While Tom's costs more than conventional mouthwash, I find the extra few bucks to be well spent. Nevertheless, if you are in a jam and only have a toothpick and water at your disposal, they are worth something.
Eat Some Parsley or Celery
Parsley is pretty much the only antidote for onion and garlic breath that I have found. The most effective way to use it is to eat a couple big handfuls of it, and then floss and brush, or at least pick and rinse the green flecks out of your month. Chlorophyll is the active ingredient in parsley that fights bad breath. If you are nowhere near a bunch of parsley, dry lettuce, which also contains chlorophyll, works fairly well and you are more likely to find it at your corner bodega.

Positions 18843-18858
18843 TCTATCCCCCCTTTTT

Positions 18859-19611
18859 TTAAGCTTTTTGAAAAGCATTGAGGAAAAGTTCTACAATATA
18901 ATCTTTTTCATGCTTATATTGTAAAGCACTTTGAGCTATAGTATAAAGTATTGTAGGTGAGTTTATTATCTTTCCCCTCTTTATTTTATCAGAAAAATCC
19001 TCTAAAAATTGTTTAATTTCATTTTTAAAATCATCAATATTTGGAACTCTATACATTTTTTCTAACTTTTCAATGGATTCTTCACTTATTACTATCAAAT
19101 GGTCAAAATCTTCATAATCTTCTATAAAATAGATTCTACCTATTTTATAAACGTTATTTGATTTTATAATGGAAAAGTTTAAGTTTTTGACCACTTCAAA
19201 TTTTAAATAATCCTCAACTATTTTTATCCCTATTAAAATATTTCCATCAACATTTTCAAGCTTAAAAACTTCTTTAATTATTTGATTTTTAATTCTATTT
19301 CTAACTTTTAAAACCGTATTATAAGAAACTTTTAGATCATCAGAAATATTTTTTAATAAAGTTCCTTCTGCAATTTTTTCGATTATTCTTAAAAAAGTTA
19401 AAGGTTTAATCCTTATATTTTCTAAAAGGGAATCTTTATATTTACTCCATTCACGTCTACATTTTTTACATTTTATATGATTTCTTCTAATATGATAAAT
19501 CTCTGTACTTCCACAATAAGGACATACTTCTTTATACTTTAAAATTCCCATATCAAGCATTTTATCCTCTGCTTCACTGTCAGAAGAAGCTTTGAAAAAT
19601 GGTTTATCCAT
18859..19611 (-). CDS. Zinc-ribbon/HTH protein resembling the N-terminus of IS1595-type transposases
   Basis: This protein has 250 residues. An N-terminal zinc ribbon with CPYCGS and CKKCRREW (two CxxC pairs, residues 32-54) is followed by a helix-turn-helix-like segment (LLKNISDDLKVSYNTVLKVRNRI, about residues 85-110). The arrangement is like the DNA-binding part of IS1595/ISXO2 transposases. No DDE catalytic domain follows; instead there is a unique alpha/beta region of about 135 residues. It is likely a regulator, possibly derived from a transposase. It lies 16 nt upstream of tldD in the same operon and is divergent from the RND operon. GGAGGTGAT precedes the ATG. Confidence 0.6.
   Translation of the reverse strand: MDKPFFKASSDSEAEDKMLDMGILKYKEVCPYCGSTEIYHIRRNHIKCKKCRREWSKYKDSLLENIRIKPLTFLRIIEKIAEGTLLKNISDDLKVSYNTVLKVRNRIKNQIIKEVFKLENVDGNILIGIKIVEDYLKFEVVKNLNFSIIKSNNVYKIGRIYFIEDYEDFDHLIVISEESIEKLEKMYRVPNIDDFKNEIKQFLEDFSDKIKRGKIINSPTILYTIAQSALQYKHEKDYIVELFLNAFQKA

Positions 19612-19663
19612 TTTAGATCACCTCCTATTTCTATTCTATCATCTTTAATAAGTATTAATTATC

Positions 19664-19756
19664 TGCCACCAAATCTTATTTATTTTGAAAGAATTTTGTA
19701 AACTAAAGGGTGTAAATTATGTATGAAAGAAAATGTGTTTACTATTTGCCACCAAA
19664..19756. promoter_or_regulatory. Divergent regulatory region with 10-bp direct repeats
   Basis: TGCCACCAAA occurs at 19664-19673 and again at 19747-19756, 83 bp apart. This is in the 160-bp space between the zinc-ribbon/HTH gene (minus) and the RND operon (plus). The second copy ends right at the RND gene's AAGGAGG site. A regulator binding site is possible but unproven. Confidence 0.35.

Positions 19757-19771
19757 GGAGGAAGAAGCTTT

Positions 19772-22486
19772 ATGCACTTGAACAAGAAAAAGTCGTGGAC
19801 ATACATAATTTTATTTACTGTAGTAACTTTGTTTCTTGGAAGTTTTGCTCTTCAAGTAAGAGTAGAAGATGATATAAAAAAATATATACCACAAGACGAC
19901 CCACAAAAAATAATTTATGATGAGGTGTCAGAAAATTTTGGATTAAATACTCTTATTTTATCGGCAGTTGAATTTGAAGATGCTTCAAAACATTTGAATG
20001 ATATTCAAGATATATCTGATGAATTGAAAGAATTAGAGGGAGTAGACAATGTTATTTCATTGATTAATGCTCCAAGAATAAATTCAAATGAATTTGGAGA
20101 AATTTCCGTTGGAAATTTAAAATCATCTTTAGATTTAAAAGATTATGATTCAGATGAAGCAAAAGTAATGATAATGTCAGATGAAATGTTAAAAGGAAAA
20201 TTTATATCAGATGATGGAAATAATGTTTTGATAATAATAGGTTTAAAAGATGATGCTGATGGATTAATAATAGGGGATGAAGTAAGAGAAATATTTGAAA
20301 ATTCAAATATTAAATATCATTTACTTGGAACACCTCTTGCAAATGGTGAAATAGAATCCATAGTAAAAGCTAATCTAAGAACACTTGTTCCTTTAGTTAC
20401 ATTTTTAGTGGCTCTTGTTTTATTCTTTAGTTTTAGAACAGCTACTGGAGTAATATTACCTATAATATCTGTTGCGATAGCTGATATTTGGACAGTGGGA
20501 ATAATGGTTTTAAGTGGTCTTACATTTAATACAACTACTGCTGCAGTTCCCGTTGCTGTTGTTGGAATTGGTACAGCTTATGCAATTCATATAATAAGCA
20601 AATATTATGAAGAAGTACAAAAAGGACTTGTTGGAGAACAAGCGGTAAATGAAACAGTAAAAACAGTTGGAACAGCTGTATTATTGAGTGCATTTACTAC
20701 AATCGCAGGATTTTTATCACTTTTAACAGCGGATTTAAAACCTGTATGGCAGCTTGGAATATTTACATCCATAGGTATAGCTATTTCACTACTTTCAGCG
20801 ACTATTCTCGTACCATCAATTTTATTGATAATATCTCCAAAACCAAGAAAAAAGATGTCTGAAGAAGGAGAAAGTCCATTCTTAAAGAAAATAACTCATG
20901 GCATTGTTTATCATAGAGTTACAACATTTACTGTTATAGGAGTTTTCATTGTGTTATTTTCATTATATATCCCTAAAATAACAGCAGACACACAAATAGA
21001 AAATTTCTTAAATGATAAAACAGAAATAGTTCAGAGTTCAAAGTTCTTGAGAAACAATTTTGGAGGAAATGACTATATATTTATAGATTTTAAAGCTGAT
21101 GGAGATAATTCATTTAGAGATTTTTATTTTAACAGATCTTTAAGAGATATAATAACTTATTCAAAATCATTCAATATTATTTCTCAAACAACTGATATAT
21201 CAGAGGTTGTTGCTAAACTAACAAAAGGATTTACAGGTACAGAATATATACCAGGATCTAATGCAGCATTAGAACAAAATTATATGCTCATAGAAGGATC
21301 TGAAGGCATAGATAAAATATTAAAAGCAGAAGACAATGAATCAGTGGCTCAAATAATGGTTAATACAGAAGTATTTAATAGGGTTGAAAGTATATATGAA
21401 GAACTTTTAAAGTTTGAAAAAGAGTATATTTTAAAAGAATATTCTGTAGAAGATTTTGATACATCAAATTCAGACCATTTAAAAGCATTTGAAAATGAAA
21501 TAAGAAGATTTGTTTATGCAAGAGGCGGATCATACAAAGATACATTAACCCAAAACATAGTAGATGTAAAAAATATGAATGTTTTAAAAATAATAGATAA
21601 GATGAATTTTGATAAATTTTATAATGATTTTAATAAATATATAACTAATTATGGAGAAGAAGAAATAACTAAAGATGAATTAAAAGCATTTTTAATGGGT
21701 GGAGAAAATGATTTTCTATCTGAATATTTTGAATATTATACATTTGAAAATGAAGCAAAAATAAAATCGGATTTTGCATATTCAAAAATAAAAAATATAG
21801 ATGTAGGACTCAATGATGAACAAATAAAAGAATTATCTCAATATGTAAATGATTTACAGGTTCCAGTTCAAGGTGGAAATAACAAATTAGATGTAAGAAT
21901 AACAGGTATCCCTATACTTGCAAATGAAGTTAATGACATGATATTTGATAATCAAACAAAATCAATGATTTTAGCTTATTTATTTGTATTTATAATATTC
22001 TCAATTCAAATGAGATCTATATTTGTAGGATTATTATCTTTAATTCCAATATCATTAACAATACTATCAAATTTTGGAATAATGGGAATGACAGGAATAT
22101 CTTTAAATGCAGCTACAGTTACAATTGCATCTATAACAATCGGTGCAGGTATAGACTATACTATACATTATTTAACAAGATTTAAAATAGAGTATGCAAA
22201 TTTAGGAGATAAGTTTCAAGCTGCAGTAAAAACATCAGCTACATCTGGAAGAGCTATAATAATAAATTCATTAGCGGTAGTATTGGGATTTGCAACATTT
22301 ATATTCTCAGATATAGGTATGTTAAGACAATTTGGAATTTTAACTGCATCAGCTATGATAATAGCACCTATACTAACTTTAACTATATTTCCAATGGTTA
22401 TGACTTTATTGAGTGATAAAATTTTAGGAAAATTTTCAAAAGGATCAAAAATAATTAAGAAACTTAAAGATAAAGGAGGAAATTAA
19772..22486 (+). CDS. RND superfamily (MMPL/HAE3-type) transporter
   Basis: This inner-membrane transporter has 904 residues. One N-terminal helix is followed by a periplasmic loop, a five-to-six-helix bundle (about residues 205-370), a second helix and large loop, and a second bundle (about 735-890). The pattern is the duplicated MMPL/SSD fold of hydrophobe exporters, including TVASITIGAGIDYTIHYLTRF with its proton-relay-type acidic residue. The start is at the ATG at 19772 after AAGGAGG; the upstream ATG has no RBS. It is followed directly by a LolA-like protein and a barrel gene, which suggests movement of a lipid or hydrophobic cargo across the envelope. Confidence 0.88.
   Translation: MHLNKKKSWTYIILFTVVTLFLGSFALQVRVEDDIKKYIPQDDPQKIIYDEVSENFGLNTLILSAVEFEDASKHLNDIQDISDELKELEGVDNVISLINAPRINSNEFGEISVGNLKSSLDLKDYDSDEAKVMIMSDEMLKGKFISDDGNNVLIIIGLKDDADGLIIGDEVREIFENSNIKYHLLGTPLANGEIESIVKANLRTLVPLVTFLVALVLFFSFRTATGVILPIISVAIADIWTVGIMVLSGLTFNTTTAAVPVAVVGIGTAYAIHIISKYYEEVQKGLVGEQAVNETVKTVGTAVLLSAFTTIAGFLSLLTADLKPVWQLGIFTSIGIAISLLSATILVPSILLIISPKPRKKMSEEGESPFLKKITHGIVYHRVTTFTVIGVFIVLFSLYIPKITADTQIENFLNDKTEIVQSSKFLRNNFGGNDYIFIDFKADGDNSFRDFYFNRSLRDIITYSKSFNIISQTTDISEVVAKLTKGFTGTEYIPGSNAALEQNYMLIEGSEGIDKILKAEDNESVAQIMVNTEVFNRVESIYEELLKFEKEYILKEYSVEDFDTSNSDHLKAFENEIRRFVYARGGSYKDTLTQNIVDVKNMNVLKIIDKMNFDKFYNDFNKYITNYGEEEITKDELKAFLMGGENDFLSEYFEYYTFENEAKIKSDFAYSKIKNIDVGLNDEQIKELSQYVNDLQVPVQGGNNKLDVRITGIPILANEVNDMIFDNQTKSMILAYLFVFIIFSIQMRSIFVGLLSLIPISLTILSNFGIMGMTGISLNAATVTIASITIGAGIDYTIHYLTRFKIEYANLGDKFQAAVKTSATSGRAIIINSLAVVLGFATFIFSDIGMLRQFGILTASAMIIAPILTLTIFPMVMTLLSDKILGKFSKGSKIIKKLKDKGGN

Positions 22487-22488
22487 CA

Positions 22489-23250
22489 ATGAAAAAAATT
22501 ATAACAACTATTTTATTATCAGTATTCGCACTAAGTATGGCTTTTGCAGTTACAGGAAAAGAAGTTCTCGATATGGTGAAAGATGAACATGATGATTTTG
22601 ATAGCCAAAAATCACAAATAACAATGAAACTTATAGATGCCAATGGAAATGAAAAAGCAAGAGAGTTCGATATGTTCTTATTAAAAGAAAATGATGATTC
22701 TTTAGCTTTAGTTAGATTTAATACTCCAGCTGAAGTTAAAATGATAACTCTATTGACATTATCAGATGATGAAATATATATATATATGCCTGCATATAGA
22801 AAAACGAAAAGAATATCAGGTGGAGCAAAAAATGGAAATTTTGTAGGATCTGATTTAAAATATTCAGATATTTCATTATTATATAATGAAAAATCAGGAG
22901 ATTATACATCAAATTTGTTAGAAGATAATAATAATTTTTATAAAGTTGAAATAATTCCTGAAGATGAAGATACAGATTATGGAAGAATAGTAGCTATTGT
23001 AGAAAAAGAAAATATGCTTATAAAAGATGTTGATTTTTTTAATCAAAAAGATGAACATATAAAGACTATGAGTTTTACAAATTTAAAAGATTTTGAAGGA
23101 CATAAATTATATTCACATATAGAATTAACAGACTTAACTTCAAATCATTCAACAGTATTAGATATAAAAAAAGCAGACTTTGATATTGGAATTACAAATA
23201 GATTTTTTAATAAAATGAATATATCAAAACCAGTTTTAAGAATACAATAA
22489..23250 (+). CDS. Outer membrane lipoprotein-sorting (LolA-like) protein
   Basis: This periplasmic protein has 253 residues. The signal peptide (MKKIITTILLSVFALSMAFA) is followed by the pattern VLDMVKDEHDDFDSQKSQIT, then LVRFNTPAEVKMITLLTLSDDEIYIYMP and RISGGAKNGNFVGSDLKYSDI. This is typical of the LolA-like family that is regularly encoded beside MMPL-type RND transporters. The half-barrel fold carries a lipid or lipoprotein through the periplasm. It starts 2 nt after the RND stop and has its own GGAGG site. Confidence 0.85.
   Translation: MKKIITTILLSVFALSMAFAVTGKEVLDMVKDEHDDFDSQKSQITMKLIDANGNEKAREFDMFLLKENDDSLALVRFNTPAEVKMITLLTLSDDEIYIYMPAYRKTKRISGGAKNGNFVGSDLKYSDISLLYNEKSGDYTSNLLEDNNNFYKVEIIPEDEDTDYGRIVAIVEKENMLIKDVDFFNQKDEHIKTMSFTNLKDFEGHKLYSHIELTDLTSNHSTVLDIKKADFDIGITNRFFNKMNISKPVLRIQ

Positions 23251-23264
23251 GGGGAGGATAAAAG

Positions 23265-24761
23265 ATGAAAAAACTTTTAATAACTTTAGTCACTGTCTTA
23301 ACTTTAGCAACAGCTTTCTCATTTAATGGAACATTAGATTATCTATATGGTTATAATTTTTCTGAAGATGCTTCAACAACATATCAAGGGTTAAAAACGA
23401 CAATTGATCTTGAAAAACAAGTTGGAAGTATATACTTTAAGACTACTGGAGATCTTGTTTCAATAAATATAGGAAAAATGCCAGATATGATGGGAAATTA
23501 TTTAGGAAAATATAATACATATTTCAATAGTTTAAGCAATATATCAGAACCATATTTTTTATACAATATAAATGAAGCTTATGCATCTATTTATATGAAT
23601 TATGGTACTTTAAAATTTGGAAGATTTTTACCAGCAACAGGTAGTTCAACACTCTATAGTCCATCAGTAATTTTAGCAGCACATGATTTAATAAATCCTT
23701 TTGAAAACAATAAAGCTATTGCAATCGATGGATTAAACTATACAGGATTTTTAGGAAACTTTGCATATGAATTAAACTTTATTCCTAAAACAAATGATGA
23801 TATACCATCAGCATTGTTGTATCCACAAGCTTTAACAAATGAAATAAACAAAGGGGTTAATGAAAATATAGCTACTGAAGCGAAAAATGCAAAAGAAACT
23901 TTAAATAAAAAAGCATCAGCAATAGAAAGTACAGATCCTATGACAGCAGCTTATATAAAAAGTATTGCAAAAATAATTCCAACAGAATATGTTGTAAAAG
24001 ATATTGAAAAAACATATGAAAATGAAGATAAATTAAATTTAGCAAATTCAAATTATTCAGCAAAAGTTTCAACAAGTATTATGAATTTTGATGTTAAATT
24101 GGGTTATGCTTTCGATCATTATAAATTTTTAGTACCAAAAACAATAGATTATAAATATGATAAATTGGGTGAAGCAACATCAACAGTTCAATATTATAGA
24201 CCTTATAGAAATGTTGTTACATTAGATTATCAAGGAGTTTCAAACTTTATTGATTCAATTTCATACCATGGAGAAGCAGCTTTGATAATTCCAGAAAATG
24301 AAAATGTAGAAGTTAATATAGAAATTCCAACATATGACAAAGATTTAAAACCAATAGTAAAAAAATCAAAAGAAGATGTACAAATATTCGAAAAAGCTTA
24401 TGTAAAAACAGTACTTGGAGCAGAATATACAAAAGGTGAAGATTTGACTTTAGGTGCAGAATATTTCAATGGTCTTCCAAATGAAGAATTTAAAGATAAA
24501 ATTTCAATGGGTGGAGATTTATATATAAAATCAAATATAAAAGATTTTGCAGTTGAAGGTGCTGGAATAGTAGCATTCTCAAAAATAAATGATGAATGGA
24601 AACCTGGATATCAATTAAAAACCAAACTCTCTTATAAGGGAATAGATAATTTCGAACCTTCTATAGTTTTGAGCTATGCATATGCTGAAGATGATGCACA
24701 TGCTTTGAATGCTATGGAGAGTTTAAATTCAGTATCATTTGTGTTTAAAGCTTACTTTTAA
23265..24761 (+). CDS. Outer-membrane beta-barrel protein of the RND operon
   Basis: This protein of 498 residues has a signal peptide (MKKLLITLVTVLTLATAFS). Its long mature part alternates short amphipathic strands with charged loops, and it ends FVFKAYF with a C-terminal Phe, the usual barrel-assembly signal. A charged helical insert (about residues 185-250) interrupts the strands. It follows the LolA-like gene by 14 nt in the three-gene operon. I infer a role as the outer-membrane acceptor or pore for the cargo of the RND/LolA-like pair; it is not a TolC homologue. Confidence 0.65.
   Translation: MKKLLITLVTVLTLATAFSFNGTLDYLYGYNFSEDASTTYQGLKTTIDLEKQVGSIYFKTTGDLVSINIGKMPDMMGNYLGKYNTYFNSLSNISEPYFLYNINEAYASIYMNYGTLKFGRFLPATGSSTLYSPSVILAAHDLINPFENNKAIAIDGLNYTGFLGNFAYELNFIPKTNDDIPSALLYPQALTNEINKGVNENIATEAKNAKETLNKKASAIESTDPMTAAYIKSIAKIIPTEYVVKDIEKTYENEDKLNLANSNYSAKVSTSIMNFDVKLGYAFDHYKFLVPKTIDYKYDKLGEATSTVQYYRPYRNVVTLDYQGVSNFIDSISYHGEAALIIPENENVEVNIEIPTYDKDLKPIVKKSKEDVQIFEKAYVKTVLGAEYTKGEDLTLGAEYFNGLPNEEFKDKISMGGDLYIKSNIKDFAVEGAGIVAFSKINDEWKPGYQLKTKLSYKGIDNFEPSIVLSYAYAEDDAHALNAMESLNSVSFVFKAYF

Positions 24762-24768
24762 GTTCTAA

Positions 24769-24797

You know when you have that acidic, sour taste in your mouth from eating sugary food or from drinking alcohol? Celery is bomb-dot-com in that situation. Chewing celery actually cleans your teeth. When I eat celery to clear up my breath, it feels like it neutralizes that mouth acid. This is particularly good to know when you've just polished off a plate of Buffalo wings and your breath reeks. Eat the celery and drink some water. Do not, under any circumstances, dip the celery sticks in blue cheese dressing.
Rinse with Cool Peppermint Tea or a Peppermint Oil Solution
While carrying a bottle of mouthwash in your purse might not be feasible, you can certainly tote around a peppermint tea bag or a small vial of peppermint essential oil. During a two-day holiday last year when my husband and I could neither brush nor go shopping, we discovered that we were out of mouthwash. What we did have in the house was peppermint tea bags and peppermint oil. To rinse with peppermint tea, simply brew the tea like you'd brew any other cup of tea, remove the tea bag from the cup and let the tea cool down to room temperature. At that point you can rinse with it.